Why not put on your own wine tasting?
Keep it simple. Have everyone bring one each of the following crackers, fruit, cheese, LOTS of small, clear plastic cups and BYOB (bring your own bottle)... pick a varietal and bring one of that classification. Have a bottle of water for each guest and slices of lemon or lime. Having plenty of plastic (clear) cups available, don't rush the tasting process: let the guests discover that red wine tastes better after 30 minutes in the cup (breathing). Ice the white and rose types, or don't. Recycle the plastic cups for the next tasting!
Don't forget to give everyone a pen and a pocket size memo spiral notebook for note taking.
" You will forget it, unless you make a memo of it."
Red Queen in Alice in Wonderland
There are few national wine tasting event newsletters: here is the one that I was recommeded and have found useful for the DFW area; and, it publishes editions for all major cities: http://www.localwineevents.com/
They publish a weekly newsletter, called The Juice.
My FREE trial of The Juice: Grand Cru is up this month, so I will be downgraded to REGULAR issue; however, here are the details for the GRAND CRU issue for $2 a month:
•Receive The Juice for as many cities as you want.
Standard subscribers are limited to 2 cities.
•Only include events in categories of your liking.
Events are designated as: Food, Wine or Wine and Food, Spirits Beer or Other (coffee, chocolates, tea tastings, etc) If you are not a beer drinker or do not care for hard spirits, you can opt to not have them in your issue.
•Only include sections of The Juice that you are interested in.
We have added a lot of content to The Juice over the years, but some sections may not interest you. We offer the options to close sections of The Juice Grand Cru that you would not read anyway.
•Only include events that are in a specific price range for your budget.
If $150 is out of your price range for an event to attend and you would rather not be teased, you can be notified of only events within your price range.
•Include a brief description for each event right in your issue.
In efforts to reduce the overall size of The Juice, we removed the snippets of descriptions formerly included in the calendar. As a The Juice Grand Cru member, you can have them included.
•Block posters you are not interested in.
If every week's "Wine Down Monday" at a distant venue that you have no interest in visiting, you can simply choose to "block" that venue and no further postings will be included in your issue.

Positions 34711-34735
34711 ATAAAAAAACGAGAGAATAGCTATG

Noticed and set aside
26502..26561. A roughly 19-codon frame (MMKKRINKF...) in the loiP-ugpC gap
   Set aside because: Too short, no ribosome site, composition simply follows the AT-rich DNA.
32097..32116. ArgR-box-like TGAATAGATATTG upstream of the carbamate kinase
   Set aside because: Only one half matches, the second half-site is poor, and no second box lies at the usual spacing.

•Block events focused on singles.
As an added designation for event postings, we ask the hosts to indicated if the event is focused on singles. You can choose not to see them if you wish.
•Eligible to win free tickets to selected events in your area.
At LocalWineEvents.com we are often offered complimentary tickets to events that are posted. Sometimes two tickets and sometimes more. Some events are big and some are small. We are going to, with permission from the hosts, randomly select a The Juice Grand Cru member in the areas of the events and give those tickets away, no charge, to the first randomly selected member who can attend.
Monday, December 21, 2009
Suggest a "healthy red wine"... I had heard that Pinot Noir was the top dog ... a google search found otherwise.
Is red wine the fountain of youth or a potent poison?
Is enjoying a glass of red wine with dinner each evening beneficial to your health? Current research suggests that a glass of red wine each day may be providing you with more than just a little relaxation.
What are the health benefits of drinking red wine?
For over 10 years, research has indicated that moderate intake of alcohol improves cardiovascular health. In fact, in 1992 Harvard researchers included moderate alcohol consumption as one of the "eight proven ways to reduce coronary heart disease risk." However, research has suggested that specifically red wine is the most beneficial to your heart health. The cardioprotective effect has been attributed to antioxidants present in the skin and seeds of red grapes.
Scientists believe the antioxidants, called flavonoids, reduce the risk of coronary heart disease in three ways:
by reducing production of low density lipoprotein (LDL) cholesterol (also know as the "bad" cholesterol)
by boosting high density lipoprotein (HDL) cholesterol (the good cholesterol)
by reducing blood clotting.
Furthermore, consuming a glass of wine along with a meal may favorably influence your lipid profiles following that meal
Recently, researchers have found that moderate red wine consumption may be beneficial to more than just your heart. One study found that the antioxidant resveratrol, which is prevalent in the skin of red grapes, may inhibit tumor development in some cancers. Another study indicated that resveratrol aided in the formation of nerve cells, which experts believe may be helpful in the treatment of neurological diseases like Alzheimer’s and Parkinson’s.
Which wines should you consume to reap the most benefits?